Archie Andrews is getting married – to ..?
The great ‘Betty or Veronica’ question will finally be settled after seven decades, writes MICHAEL CAVNA
SO THIS is how the end begins. When it comes to affairs of the heart, we are gathered here today to bear witness that Archie Andrews, that long-iconic teenager of Riverdale High, that sputtering chassis of eternal chastity, is a complete and utter jughead.
After nearly 70 years in one of popular culture’s most celebrated threesomes, Archie is about to ask Veronica, that shallow, conniving, materialistic tease, to marry him.
Archie will pop the question in Issue 600, which goes on sale this week at American comics speciality shops.
The six-part storyline centres on Archie fast-forwarding five years into the future, when on bended knee and seemingly not on a two-day bender, he will ask for Veronica Lodge’s trust-fund hand in matrimony.
And how does Veronica respond to her letterman-sweatered suitor?
DC Comics gives us the news in an online preview: “Future Archie” will wed and procreate with the “Future Mrs Andrews”. Goodbye, 67 years of virginity; hello, redheaded rugrats and hefty tuition bills for Riverdale Day School.
But is this really news? Is it still culturally relevant? Isn’t this merely a stunt in the grand tradition of comics to revive broader interest in an elderly title, short of icing Archie outright?
The answers: yes, yes and, of course, yes.
The “Betty or Veronica?” question has been woven so deeply into the American social fabric that it’s about much more than a single story arc. The Betty-or-Veronica puzzler, so famed and ingrained that one would never reverse the order of the names, long ago took on the aura of a comical Zen koan. Precursor to countless modern pop culture threesomes – think Rachel/Ross/Emily of Friends and Carrie/Big/Aidan of Sex and the City – it has drawn its mystique from being both highly debatable and ultimately unknowable.
“Eighty percent of the (100 or so) people I’ve talked to say they are in agreement with me,” says Dave Luebke, noted “Pick Betty” proponent and shopkeeper at Dave’s Comics in Richmond, US.
Luebke, 54, does not take this storyline lightly. He’s so invested, literally, in Archie’s love life that he protested against the proposal by selling his prized Archie Comics No 1 issue (“fine to very fine condition, best in existence”, Luebke assures). The 1942 comic fetched $38 837 (about R3.1 million) at auction this month.
A George Washington University alumnus who says he stocks about a million comic books, Luebke acknowledges that the cash is a boon in the economic downturn. But he sold the comic book primarily because he is peeved that Archie picked the wrong woman.
“Betty symbolises natural beauty – she’s very American, apple pie. She’s not using her beauty as just a lure for Archie,” says Luebke, who has been reading the comic for nearly a half-century.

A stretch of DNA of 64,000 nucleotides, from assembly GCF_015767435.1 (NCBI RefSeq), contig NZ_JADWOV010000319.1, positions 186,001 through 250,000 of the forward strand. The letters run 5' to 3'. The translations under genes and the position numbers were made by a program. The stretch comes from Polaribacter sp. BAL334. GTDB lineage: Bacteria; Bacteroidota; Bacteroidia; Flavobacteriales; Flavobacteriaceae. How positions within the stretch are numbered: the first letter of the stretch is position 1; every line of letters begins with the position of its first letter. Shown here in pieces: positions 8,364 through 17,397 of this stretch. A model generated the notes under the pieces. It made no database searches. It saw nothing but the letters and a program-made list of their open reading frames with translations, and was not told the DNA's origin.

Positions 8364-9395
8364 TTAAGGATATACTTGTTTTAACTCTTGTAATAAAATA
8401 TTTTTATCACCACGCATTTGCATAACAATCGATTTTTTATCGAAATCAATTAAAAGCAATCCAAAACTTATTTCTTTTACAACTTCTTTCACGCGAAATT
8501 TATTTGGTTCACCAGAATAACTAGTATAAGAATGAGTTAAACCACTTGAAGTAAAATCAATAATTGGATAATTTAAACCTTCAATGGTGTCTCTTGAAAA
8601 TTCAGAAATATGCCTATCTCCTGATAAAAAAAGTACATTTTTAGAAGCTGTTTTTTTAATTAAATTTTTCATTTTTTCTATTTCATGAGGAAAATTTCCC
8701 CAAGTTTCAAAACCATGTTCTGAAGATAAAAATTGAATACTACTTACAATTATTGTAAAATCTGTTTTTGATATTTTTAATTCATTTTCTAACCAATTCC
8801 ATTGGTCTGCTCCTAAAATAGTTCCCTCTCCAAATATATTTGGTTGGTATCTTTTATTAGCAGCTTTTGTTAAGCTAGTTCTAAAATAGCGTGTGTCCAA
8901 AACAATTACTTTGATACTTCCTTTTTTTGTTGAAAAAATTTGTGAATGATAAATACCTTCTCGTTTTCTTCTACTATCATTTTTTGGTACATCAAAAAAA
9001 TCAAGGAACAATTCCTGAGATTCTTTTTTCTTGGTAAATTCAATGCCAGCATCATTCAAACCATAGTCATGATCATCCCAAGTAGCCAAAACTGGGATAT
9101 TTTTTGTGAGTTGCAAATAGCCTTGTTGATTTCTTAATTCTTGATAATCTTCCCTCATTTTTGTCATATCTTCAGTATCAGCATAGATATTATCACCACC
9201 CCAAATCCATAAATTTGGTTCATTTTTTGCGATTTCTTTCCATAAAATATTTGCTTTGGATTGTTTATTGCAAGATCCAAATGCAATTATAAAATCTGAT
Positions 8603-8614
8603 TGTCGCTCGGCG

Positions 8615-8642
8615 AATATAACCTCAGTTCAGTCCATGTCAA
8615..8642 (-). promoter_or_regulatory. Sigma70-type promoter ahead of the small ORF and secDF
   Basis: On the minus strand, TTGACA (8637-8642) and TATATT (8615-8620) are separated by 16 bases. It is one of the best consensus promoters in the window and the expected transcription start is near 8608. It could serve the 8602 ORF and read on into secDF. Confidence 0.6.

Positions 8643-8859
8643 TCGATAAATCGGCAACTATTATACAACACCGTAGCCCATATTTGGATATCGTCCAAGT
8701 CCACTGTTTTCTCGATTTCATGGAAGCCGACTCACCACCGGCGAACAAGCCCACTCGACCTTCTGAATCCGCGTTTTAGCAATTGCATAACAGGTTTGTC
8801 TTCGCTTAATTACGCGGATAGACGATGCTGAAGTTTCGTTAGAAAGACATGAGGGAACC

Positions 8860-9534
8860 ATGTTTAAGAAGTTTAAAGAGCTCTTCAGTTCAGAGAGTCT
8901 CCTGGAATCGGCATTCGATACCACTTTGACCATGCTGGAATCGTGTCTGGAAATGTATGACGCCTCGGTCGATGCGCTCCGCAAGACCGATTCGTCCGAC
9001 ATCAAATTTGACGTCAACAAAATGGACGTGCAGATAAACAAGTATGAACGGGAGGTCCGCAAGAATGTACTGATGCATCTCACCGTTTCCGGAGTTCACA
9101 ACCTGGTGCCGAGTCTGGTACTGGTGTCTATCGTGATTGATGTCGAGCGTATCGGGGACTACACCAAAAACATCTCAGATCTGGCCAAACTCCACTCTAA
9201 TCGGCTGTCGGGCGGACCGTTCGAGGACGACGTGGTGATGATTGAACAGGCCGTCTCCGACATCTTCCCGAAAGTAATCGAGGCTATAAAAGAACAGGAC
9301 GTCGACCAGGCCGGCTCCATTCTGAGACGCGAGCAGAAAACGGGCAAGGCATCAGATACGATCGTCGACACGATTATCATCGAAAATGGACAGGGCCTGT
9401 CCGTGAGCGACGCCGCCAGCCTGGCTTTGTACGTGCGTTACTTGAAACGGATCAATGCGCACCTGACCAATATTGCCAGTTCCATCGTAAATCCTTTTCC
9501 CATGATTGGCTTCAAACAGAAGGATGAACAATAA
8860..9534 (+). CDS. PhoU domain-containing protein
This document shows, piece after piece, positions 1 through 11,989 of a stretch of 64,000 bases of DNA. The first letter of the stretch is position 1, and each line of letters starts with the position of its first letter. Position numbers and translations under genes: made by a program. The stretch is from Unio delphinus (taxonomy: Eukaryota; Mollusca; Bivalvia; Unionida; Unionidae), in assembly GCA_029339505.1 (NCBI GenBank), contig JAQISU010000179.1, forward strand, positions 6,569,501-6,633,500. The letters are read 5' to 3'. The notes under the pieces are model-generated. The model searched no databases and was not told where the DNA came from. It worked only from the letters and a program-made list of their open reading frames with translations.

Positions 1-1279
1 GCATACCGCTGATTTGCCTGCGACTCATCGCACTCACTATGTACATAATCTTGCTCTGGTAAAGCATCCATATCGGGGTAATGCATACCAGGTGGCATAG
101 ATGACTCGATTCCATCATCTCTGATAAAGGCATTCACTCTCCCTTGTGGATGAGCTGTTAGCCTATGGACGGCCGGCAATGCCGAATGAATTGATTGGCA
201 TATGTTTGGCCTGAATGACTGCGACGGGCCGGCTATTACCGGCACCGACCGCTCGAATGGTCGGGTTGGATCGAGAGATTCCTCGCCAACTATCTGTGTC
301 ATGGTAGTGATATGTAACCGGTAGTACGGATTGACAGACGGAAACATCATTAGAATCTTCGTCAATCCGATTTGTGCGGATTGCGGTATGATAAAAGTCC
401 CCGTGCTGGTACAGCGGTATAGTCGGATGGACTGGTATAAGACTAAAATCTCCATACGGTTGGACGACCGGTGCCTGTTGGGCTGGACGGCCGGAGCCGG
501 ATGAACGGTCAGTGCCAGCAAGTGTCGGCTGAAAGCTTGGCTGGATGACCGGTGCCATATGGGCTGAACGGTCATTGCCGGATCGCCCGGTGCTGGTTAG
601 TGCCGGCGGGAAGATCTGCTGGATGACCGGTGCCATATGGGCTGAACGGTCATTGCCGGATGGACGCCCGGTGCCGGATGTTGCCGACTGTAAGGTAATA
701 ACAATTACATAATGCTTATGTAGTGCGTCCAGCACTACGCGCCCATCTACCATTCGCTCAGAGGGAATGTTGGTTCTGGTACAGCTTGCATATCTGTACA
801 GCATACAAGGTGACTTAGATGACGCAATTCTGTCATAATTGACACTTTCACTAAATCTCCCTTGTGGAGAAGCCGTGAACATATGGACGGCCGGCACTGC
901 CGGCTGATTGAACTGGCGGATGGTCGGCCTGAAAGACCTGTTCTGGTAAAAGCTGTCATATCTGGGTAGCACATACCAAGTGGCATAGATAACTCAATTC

As for Veronica, “she’s materialistic, her daddy can buy her whatever the hell she wants”.
So maybe that’s it. In tough economic times, even Archie, not unlike Luebke, is “selling” Archie.
And, of course, Archie Comics, the publishing empire, is selling, too.
“We knew it might be controversial,” says Victor Gorelick, editor-in-chief and co-president of Archie Comics.
“We wanted to do something exciting. But we can’t do what comics like Superman or Batman do and kill off Archie. Seven (decades) of people have been reading this thing.” (For his part, Gorelick, 67, has been working at Archie Comics since he was 16.)
Before “The Proposal” came a proposal – from Michael Uslan, comic-book historian and executive producer of the Batman films.
“Michael presented me with some outlines and we went over the story, word for word, page by page, panel by panel, balloon by balloon,” Gorelick says of the marriage arc. “And he said: ‘To start out, let it be Veronica’.” (Note his use of “to start out”.) Can we read that to mean there’s hope for Betty yet?
Gorelick says sorry, but Archie Comics “is in lockdown”.
So what does the Betty-orVeronica question mean to a man who’s been at the comic’s groundzero for a half-century? What do these characters symbolise?
“Veronica has always had Archie wrapped around her finger, telling him what to do,” Gorelick says. “Betty helps him with homework, with cars, with life.”
But we just can’t accept that the Betty-or-Veronica question is simply some shallow blondes-or-brunettes debate that’s been co-opted in beer ads. This goes far deeper than the “Ginger or Mary Ann?” banter – that other “guy talk” shorthand filched by advertisers.
Perhaps this is about whether we as people make healthy choices that foster our well-being and sense of true connection, or whether we want all that glitters and titters. In short, then, this is about where we want to settle down: Des Moines or Las Vegas?
Archie apparently wants to gamble on Sin City. And over a sixpart series, what weds in Vegas might not stay in Vegas. Who knows? Archie could come to a crossroads, make another Major Life Decision, then spend years backtracking to learn from his mistake and ultimately earn that golden Second Chance.
After all, comics are all about the promise of a brighter next chapter. And like the Betty-or-Veronica question itself, what could be more American that that? – Washington Post
THE BIG MOMENT: After 70 years of celibacy, Archie makes his move.
GREAT EXPECTATIONS: Publicity for Archie issue 600
THE WOMEN IN HIS LIFE: Love rivals Veronica and Betty